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5 October 2022

Every day, judges and magistrates preside over cases coming before them in court and, if an offender is found guilty, they use sentencing guidelines to determine what the appropriate sentence should be.

But what if the offender committed more than one offence? What happens then? Do the courts work out the sentence for each individual offence and then add them together? The simple answer is usually no.

At the start of the sentencing process for multiple offences, the judge or magistrate must arrive at the sentence for each offence following the offence specific guideline. If these are sentences of imprisonment, this will result in a number of sentences which, if added together, could lead to the offender serving a disproportionately lengthy sentence in prison.

To help courts reach a just and proportionate sentence in such cases and make sure that all courts approach the sentencing in a consistent way, the Sentencing Council developed the Totality guideline in 2012.

The Totality guideline sets out two types of sentences for multiple offences: concurrent where the sentences are all served at the same time, and consecutive where sentences are served one after the other.

Concurrent sentences

Concurrent sentences are appropriate where offences arise out of the same incident or facts, for example a single incident of dangerous driving resulting in injuries to multiple victims, or where there is a series of offences of the same or similar kind, especially when committed against the same person. This might be, for example, where there are repetitive small thefts from the same person, such as by an employee.

Where concurrent sentences are to be passed, the final sentence should reflect the overall criminality involved taking into account the associated offences. In some cases where there are some offences that are very much less serious, the judge or magistrate may decide that these should have no separate penalty.

Example of a concurrent sentence

An offender is sentenced for five offences all relating to a single incident of driving. The total sentence is 18 weeks’ custody (plus 2 years’ disqualification from driving) made up as follows:

  1. Aggravated vehicle taking – 18 weeks’ custody
  2. Dangerous driving – 18 weeks’ custody (concurrent)
  3. Failing to stop – 6 weeks’ custody (concurrent)
  4. No insurance – no separate penalty
  5. No driving licence – no separate penalty

Consecutive sentences

Consecutive sentences are appropriate where offences arise out of unrelated facts or incidents, for example where the offender commits a theft on one occasion and a common assault against a different victim on a separate occasion, or where one or more offence(s) qualifies for a statutory minimum sentence and concurrent sentences would improperly undermine that minimum.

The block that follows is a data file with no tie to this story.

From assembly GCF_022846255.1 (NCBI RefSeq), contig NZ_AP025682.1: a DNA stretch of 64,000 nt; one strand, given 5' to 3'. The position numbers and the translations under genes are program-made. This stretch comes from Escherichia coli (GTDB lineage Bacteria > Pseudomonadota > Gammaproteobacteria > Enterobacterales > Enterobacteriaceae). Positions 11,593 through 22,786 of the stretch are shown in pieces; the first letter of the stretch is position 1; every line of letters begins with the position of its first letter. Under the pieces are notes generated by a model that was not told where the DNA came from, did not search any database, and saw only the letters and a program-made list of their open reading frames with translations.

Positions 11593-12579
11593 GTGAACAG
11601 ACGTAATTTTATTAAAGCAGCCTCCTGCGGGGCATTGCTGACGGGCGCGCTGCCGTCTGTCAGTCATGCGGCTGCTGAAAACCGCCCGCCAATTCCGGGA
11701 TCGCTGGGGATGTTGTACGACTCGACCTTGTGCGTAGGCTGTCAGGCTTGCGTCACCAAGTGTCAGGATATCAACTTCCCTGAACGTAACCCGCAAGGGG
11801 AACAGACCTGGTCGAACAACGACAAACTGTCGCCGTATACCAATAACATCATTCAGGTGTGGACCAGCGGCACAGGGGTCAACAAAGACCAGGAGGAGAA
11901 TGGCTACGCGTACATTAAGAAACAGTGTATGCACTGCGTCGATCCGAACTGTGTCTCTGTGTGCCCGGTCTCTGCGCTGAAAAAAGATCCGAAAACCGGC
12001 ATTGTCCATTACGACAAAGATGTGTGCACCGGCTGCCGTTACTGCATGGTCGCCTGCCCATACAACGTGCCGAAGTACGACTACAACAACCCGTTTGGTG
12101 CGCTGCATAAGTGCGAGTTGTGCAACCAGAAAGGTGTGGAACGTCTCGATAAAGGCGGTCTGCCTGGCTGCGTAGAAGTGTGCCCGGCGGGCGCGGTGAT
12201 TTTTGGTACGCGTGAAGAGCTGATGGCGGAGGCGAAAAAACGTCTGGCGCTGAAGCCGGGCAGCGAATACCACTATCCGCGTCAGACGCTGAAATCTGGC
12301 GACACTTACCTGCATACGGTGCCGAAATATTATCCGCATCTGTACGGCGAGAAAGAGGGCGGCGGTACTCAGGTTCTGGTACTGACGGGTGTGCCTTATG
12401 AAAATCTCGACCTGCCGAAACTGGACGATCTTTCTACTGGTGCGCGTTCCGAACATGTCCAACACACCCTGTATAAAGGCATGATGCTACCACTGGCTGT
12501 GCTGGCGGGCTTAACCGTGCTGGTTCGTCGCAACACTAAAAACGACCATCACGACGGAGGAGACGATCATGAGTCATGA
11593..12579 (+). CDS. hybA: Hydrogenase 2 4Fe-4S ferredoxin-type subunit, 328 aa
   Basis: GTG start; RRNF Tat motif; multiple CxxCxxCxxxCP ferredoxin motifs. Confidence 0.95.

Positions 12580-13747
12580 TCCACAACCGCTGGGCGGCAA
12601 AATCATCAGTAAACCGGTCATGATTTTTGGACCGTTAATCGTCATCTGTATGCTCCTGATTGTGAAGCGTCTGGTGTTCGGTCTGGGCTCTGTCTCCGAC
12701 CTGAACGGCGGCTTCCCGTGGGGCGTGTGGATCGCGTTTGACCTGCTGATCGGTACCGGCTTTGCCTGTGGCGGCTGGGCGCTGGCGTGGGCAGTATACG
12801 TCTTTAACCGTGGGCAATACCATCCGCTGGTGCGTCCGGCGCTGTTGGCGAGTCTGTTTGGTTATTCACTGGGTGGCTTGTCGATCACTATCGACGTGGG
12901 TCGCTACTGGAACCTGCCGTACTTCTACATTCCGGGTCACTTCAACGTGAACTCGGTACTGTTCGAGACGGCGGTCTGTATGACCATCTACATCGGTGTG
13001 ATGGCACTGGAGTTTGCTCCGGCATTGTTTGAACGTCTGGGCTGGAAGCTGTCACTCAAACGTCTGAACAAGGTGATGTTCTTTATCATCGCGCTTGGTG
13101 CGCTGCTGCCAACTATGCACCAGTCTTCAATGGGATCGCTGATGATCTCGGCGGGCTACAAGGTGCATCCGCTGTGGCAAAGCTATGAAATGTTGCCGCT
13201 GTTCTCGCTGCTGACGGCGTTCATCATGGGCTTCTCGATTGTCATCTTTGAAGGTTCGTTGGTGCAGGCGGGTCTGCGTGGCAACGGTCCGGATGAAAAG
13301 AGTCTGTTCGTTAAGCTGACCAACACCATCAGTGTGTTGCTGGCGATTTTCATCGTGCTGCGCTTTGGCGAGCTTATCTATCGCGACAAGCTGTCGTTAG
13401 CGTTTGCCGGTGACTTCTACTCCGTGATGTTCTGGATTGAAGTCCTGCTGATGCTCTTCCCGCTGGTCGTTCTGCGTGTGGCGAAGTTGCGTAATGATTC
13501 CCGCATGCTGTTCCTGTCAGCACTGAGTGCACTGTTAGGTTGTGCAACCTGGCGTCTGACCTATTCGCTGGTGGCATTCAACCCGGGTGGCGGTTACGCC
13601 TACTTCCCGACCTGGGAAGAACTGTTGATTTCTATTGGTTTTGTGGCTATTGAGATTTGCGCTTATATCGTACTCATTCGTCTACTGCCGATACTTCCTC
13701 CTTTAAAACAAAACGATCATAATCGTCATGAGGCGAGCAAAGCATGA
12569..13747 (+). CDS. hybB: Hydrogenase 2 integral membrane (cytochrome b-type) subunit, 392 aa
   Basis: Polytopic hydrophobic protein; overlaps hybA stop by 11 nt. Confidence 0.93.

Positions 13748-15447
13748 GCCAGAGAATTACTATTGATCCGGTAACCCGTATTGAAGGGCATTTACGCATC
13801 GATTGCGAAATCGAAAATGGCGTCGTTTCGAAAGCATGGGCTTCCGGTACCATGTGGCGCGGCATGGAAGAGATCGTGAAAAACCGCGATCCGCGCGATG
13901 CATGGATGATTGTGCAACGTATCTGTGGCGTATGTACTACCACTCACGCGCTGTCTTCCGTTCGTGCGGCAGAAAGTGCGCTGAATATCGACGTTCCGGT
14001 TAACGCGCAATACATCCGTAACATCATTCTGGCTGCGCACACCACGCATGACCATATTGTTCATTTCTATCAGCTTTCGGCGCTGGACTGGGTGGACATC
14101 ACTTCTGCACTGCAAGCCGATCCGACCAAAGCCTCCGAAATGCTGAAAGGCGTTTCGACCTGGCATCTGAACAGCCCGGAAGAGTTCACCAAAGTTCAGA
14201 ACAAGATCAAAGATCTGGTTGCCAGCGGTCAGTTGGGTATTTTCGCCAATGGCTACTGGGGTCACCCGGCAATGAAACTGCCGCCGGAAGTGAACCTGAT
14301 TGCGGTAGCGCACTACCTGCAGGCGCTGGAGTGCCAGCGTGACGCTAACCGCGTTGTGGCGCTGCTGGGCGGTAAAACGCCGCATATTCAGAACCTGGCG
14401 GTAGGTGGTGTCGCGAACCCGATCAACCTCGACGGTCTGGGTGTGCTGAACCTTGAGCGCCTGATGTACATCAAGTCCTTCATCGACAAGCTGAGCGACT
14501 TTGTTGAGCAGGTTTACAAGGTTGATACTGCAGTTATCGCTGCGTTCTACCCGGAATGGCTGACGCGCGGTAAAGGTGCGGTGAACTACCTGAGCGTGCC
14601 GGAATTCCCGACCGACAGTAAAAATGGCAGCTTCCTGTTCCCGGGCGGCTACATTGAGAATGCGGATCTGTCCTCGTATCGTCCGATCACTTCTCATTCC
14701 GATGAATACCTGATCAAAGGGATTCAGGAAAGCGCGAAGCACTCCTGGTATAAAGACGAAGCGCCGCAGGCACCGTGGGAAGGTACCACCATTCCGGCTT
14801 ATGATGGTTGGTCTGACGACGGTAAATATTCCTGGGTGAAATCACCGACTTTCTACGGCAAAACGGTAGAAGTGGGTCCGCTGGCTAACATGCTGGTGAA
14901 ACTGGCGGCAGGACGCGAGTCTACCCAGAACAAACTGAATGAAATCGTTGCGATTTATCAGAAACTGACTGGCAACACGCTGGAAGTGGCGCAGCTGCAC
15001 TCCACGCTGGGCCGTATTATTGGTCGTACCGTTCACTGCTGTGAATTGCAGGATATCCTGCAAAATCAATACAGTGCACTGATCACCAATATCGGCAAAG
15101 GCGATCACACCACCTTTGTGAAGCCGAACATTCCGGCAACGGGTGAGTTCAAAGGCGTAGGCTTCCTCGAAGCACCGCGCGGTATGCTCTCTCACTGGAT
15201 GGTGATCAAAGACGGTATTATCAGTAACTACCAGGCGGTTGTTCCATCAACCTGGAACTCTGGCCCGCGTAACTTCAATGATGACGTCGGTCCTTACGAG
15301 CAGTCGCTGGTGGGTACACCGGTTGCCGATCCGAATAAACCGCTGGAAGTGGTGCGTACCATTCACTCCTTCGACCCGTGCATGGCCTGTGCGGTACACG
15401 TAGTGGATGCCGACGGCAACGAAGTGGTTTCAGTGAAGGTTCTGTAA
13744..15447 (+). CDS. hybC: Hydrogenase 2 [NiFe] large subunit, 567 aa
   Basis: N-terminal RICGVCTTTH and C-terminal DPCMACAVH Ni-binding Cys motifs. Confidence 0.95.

Consecutive sentences also apply where offences are of the same or similar kind but where the overall criminality will not sufficiently be reflected by concurrent sentences, for example where offences committed are against different people, such as repeated thefts involving attacks on several different shop assistants.

Where consecutive sentences are to be passed, judges and magistrates add up the sentences for each offence and consider if the total length is just and proportionate. If it is not, the court should consider how to reach a just and proportionate sentence.

There are a number of ways in which this can be achieved. The courts should decide whether all the offences can be proportionately reduced, whether a most serious offence can be identified and the less serious ones proportionately reduced, and if there are offences of such low seriousness that they can be recorded as ‘no separate penalty’.

Example of a consecutive sentence

An offender is sentenced for four offences of theft from a shop and one offence of possession of class B drug. The total sentence is 26 weeks’ custody made up as follows:

  1. Theft from shop A on 7 June – 6 weeks’ custody
  2. Theft from shop B on 7 June – 8 weeks’ custody (concurrent)
  3. Theft from shop C on 7 June – 8 weeks’ custody (concurrent). Total sentence for 7 June offences – 8 weeks’ custody
  4. Theft from shop D on 14 June – 10 weeks’ custody (consecutive)
  5. Possession of Class B drug on 14 June – 8 weeks’ (consecutive). Total sentence for 14 June offences – 18 weeks’ custody

The sentences for 14 June are consecutive to those for 7 June so they are added together to give the total of 26 weeks’ custody.

Revising the guideline

In September 2021 the Council published a research report on the Totality guideline: Exploring sentencers’ views of the Sentencing Council’s Totality guideline. In light of the findings of this research we made a commitment to review the guideline and held a public consultation on draft proposals between 5 October 2022 and 11 January 2023.